A scheduled bill of quantities was developed and compiled for the design. A financial analysis was done for the site to calculate and evaluate the following factors:

Net present value (NPV)

Internal rate of return (IRR)

Levelised cost of energy

Financial payback period

Cost/benefit ratio

For the calculation of the NPV for each selected site or potential plant the cost from the scheduled bill of quantities was used as the capital cost under the following items:

Planning and design costs

Civil works

Electro-mechanical equipment

Implementation costs

It is envisaged that electricity from the SSHP will not be sold to end users on a c/kW basis, but that a certain amount of electricity will be provided to each household for a nominal operation-cost fee which is yet to be finalised. Due to this fact there is no actual annual income from the renewable energy but rather a saving in annual expenditure on electricity procured from the electrical utility by the local municipality.

Annual operation and maintenance (O&M) costs of the SSHP were calculated as a percentage of the capital cost, as per industry standards, and assumed escalation factors were used to calculate the NPV of each component of the annual O&M cost. The O&M cost components were calculated as follows:

Civil works = 0.25% of civil works capital costs

Transmission = 0.8% of transmission and distribution capital costs

Operation = 0.4% of total capital costs excluding plan ning and design costs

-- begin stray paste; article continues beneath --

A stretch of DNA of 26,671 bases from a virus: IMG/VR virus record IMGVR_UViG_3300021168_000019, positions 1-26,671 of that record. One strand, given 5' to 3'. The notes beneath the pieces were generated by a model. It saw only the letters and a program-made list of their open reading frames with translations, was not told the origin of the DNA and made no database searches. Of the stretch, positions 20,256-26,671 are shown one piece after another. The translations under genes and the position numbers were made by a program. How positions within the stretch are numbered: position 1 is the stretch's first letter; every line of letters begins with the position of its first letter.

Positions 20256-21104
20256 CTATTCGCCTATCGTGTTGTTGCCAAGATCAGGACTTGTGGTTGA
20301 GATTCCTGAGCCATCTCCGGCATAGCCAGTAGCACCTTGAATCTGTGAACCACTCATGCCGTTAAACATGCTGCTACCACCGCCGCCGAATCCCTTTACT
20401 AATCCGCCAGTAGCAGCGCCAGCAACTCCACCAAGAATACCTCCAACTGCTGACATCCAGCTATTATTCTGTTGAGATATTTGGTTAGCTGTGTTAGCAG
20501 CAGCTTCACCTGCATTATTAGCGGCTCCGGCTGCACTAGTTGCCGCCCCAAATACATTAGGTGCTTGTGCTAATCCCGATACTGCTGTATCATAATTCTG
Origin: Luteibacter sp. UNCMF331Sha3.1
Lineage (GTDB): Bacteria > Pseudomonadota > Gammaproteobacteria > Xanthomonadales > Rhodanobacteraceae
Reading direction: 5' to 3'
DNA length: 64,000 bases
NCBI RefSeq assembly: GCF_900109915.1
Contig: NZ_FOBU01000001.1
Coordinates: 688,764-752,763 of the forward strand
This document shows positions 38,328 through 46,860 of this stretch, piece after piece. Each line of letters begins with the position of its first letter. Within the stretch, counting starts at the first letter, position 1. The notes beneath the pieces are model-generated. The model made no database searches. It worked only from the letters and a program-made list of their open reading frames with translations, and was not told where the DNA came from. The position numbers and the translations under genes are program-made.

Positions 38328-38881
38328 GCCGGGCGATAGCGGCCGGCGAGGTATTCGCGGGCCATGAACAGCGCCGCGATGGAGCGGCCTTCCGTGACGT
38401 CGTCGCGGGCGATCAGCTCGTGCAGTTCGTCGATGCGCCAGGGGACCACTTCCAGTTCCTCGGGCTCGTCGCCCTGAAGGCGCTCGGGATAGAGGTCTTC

Insurance = 0.3% of total capital costs excluding plan ning and design costs

Electrical and mechanical works = 2.0% of electromechanical equipment (turbines, generators and controls) capital costs

Due to the volatility of interest and inflation rates certain current assumptions were made for the NPV calculations. These assumptions are only accurate at any specific point in time. A sensitivity analysis was done based on, e.g., different inflation rates or different discount rates. The following assumptions, based on current market trends and energy costs, were made and applied to the NPV calculations:

Escalation of operational costs = 8%

Escalation of maintenance cost = 10%

Escalation of other costs = 10%

Escalation of coal fired generation = 10% energy costs

Discount rate (value of capital) = 5%

Construction time = 1 year

Expected operational life = 40 years

Average value of generated electricity = 0.59 R/kWh (Eskom Ruraflex tariff structure, 2013)

The cost/benefit ratio of each installation was calculated by comparing the capital cost of the installation to the capital cost of providing electrical infrastructure (transmission and distribution lines) to connect the rural settlement or community to the existing local or national electricity grid. The cost/benefit ratio does not take into account the cost of the electricity sales from the grid or the discounted cost of electricity from the small-scale hydropower plant. The cost/benefit ratio also does not take into account electricity sales from the smallscale hydro-power plant but assumes that the electricity from the SSHP is supplied at a nominal cost which only covers annual operation and maintenance of the plant. The cost/benefit ratio is therefore calculated as the ratio of the capital cost of the SSHP and the cost of providing electrical infrastructure (transmission and distribution lines) to connect the rural settlement or community to the existing local or national electricity grid.

The component of the NPV for the operation cost estimate is used to calculate monthly instalments or operation cost fees to be paid by energy or electricity end-users in the SSHP network. These monthly operation fees could be entered back into the financial analysis to calculate a new NPV and IRR.